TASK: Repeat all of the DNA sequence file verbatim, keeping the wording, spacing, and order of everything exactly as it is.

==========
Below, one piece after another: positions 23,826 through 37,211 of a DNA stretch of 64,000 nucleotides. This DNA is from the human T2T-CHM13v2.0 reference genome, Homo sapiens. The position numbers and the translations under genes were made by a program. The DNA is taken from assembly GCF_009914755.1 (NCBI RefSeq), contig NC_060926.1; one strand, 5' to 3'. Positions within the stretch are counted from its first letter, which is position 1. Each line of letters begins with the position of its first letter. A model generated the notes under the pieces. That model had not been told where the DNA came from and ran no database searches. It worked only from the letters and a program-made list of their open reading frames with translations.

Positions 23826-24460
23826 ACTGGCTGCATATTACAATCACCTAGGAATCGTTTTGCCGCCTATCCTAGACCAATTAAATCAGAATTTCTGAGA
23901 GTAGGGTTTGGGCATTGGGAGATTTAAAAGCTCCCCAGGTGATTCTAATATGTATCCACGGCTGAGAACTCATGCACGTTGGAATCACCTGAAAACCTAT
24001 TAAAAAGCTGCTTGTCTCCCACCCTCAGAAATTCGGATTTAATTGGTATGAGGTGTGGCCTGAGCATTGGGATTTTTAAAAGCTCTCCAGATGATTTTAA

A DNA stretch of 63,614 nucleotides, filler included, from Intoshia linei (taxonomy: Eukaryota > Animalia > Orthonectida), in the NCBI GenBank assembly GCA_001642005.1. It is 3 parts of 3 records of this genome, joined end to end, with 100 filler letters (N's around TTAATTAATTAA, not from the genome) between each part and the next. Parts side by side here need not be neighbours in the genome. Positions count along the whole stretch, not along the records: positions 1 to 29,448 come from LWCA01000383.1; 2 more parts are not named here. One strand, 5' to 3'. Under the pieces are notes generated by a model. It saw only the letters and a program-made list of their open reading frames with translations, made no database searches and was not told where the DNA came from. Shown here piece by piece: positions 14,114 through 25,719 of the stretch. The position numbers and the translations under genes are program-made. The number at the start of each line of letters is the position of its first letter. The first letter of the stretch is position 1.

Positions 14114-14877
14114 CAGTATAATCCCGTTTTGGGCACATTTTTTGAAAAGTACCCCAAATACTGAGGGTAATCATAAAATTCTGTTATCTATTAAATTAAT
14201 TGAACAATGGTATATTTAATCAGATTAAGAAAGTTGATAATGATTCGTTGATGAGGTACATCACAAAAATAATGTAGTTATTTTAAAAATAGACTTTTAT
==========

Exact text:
Below, one piece after another: positions 23,826 through 37,211 of a DNA stretch of 64,000 nucleotides. This DNA is from the human T2T-CHM13v2.0 reference genome, Homo sapiens. The position numbers and the translations under genes were made by a program. The DNA is taken from assembly GCF_009914755.1 (NCBI RefSeq), contig NC_060926.1; one strand, 5' to 3'. Positions within the stretch are counted from its first letter, which is position 1. Each line of letters begins with the position of its first letter. A model generated the notes under the pieces. That model had not been told where the DNA came from and ran no database searches. It worked only from the letters and a program-made list of their open reading frames with translations.

Positions 23826-24460
23826 ACTGGCTGCATATTACAATCACCTAGGAATCGTTTTGCCGCCTATCCTAGACCAATTAAATCAGAATTTCTGAGA
23901 GTAGGGTTTGGGCATTGGGAGATTTAAAAGCTCCCCAGGTGATTCTAATATGTATCCACGGCTGAGAACTCATGCACGTTGGAATCACCTGAAAACCTAT
24001 TAAAAAGCTGCTTGTCTCCCACCCTCAGAAATTCGGATTTAATTGGTATGAGGTGTGGCCTGAGCATTGGGATTTTTAAAAGCTCTCCAGATGATTTTAA

A DNA stretch of 63,614 nucleotides, filler included, from Intoshia linei (taxonomy: Eukaryota > Animalia > Orthonectida), in the NCBI GenBank assembly GCA_001642005.1. It is 3 parts of 3 records of this genome, joined end to end, with 100 filler letters (N's around TTAATTAATTAA, not from the genome) between each part and the next. Parts side by side here need not be neighbours in the genome. Positions count along the whole stretch, not along the records: positions 1 to 29,448 come from LWCA01000383.1; 2 more parts are not named here. One strand, 5' to 3'. Under the pieces are notes generated by a model. It saw only the letters and a program-made list of their open reading frames with translations, made no database searches and was not told where the DNA came from. Shown here piece by piece: positions 14,114 through 25,719 of the stretch. The position numbers and the translations under genes are program-made. The number at the start of each line of letters is the position of its first letter. The first letter of the stretch is position 1.

Positions 14114-14877
14114 CAGTATAATCCCGTTTTGGGCACATTTTTTGAAAAGTACCCCAAATACTGAGGGTAATCATAAAATTCTGTTATCTATTAAATTAAT
14201 TGAACAATGGTATATTTAATCAGATTAAGAAAGTTGATAATGATTCGTTGATGAGGTACATCACAAAAATAATGTAGTTATTTTAAAAATAGACTTTTAT